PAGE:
Does $\int_{x=0}^\infty x^8 e^{-\sqrt x} dx$ converge?

I've tried splitting it into $\int_{x=0}^1 x^8 e^{-\sqrt x} dx$ + $\int_{x=1}^\infty x^8 e^{-\sqrt x} dx$. The first one is a continuous function over a bounded interval so that converges however I'm struggling with the second one. I have tried using limit comparison with $e^{- \frac{\sqrt x}{2}}$ as a test function but ended up going in circles. I have also tried direct comparison and integration by parts.



  • 2
    $\begingroup$ integrate by parts a few times (maybe let $x=u^2$ first) $\endgroup$
    – yoyo
    Nov 25, 2020 at 0:04
  • $\begingroup$ You could use the fact that $0\leq x^8 \leq e^{\sqrt{x}/2}$ whenever $x\geq 2$ $\endgroup$
    – Matthew H.
    Nov 25, 2020 at 0:11
  • $\begingroup$ So if we know $x^8 \leq e^\frac{\sqrt x}{2}$ can we say $x^8 e^{-\sqrt x} \leq e^{-\sqrt x}e^\frac{\sqrt x}{2} = e^{-{\frac{\sqrt x}{2}}}$ and this is a standard test function we know converges so original integral must converge by direct comparison? I have looked at the graph and it looked as if it doesn't converge. $\endgroup$
    – Morgzy
    Nov 25, 2020 at 0:31

3 Answers 3


Let $g(x)=\sqrt{x}-10\ln(x)$. Then $g$ is increasing for $x>400$.

$g(e^9)=e^{4.5}-90>0$. So $g$ is positive and increasing for $x>e^9>400$.

So, for $x>e^9$ we have that \begin{eqnarray} \sqrt{x}-10\ln(x)>0\\ \ln(x^{10})<\sqrt{x}\\ x^{10}<e^{\sqrt{x}}\\ x^8e^{-\sqrt{x}}<\frac{1}{x^2} \end{eqnarray}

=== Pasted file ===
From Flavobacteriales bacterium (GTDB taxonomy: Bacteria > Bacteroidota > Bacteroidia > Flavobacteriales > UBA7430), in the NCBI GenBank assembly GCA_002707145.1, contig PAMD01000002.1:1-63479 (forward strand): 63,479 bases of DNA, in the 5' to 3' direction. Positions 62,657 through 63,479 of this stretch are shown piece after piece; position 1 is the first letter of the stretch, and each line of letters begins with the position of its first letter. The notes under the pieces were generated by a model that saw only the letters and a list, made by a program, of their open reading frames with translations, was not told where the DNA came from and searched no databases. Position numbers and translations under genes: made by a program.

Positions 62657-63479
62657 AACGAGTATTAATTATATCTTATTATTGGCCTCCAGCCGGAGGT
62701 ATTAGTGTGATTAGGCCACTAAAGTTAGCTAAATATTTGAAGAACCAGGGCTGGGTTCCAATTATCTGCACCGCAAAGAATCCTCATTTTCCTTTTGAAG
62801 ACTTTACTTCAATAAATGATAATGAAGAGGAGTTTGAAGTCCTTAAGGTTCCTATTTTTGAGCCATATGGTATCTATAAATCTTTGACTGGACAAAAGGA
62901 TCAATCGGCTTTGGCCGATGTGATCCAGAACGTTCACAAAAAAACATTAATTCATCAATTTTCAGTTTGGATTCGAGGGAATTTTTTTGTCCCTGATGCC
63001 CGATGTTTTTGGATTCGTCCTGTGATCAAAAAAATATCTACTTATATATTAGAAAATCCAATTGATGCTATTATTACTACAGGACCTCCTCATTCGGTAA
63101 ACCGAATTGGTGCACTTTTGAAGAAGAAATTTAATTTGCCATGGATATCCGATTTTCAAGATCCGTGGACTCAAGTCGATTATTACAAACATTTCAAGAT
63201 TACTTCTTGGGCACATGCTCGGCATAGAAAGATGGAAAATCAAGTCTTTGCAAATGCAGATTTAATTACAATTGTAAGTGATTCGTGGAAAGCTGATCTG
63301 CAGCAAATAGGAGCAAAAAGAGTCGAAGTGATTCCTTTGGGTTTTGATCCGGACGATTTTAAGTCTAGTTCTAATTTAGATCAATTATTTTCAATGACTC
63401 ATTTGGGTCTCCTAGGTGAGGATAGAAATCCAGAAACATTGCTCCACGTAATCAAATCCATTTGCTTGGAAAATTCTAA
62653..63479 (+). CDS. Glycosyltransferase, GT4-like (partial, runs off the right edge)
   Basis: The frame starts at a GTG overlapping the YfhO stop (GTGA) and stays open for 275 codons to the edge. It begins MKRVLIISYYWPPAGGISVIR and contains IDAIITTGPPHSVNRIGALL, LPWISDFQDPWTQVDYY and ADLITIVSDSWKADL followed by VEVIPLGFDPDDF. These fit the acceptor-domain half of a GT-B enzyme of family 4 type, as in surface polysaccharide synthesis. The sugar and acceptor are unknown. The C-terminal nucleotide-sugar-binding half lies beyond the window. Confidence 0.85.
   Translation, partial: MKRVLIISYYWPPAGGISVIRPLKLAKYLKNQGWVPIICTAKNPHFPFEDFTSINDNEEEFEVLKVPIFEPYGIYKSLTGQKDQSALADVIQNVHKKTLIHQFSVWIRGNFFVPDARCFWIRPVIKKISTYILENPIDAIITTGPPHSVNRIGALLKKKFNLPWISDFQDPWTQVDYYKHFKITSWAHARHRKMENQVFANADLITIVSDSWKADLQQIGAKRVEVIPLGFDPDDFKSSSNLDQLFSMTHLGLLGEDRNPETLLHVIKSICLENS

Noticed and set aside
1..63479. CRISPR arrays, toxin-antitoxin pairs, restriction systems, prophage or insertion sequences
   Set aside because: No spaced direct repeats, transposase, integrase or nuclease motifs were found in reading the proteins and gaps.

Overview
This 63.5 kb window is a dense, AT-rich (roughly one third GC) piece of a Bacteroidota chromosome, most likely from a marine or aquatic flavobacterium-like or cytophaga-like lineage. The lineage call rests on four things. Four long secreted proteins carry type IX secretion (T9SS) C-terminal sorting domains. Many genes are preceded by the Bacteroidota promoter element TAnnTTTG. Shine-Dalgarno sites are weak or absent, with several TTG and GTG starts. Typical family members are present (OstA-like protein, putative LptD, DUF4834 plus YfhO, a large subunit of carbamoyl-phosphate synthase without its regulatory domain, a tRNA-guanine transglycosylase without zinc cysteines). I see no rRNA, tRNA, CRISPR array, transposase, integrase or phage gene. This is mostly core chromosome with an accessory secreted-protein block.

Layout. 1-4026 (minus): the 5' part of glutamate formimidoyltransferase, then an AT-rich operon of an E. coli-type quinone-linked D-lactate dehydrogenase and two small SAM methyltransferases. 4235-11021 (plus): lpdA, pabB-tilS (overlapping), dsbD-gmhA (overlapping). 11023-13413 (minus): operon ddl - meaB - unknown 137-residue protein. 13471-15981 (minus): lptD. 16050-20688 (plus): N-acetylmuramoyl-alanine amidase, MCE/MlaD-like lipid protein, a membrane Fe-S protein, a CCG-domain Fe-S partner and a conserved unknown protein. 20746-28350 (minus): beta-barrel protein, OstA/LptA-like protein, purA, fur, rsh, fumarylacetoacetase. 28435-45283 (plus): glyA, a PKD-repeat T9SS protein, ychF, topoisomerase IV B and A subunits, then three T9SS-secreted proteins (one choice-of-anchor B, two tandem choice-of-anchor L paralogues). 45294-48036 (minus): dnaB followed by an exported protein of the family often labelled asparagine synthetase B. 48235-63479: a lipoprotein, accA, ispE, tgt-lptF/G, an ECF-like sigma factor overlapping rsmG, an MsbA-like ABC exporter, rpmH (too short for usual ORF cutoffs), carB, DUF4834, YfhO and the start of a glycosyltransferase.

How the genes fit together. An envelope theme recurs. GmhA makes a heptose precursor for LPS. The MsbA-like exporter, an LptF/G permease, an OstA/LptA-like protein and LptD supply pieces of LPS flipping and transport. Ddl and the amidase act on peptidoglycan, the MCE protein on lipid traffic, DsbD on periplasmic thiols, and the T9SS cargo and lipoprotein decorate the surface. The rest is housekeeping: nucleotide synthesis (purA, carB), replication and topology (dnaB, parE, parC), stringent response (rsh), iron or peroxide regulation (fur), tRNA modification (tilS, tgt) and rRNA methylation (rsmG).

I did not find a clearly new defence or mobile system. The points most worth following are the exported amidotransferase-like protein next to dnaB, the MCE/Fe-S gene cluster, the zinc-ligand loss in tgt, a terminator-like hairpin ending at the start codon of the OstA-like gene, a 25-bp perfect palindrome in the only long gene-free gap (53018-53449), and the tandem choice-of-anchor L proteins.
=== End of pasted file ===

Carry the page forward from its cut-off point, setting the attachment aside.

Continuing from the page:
You should be able to finish from there.


For the second one you can use direct comparison as follows:

Note that for $x>0$ you have

$$e^{-\sqrt x} = \frac 1{e^{\sqrt x}} = \frac 1{\sum_{n=0}^{\infty}\frac{x^{\frac n2}}{n!}} \stackrel{n=20}{<} \frac 1{\frac{x^{10}}{20!}}$$


$$\int_{x=1}^\infty x^8 e^{-\sqrt x} dx< 20! \int_{x=1}^\infty \frac 1{x^2} dx < \infty$$


Put $t=\sqrt{x}$ or $t^2=x$, which yields $2t\,dt=dx$ and $x^8=t^{16}$. Then we have $$ \int_0^{\infty}x^8 e^{-\sqrt{x}}\,dx = 2\int_0^{\infty} t^{17}e^{-t}\,dt $$This is the well-known Gamma function. It converges as long as the power of $t$ is non-negative. You can figure out the exact value yourself by doing integration by parts once or twice until you see the pattern; you should get $711374856192000$.


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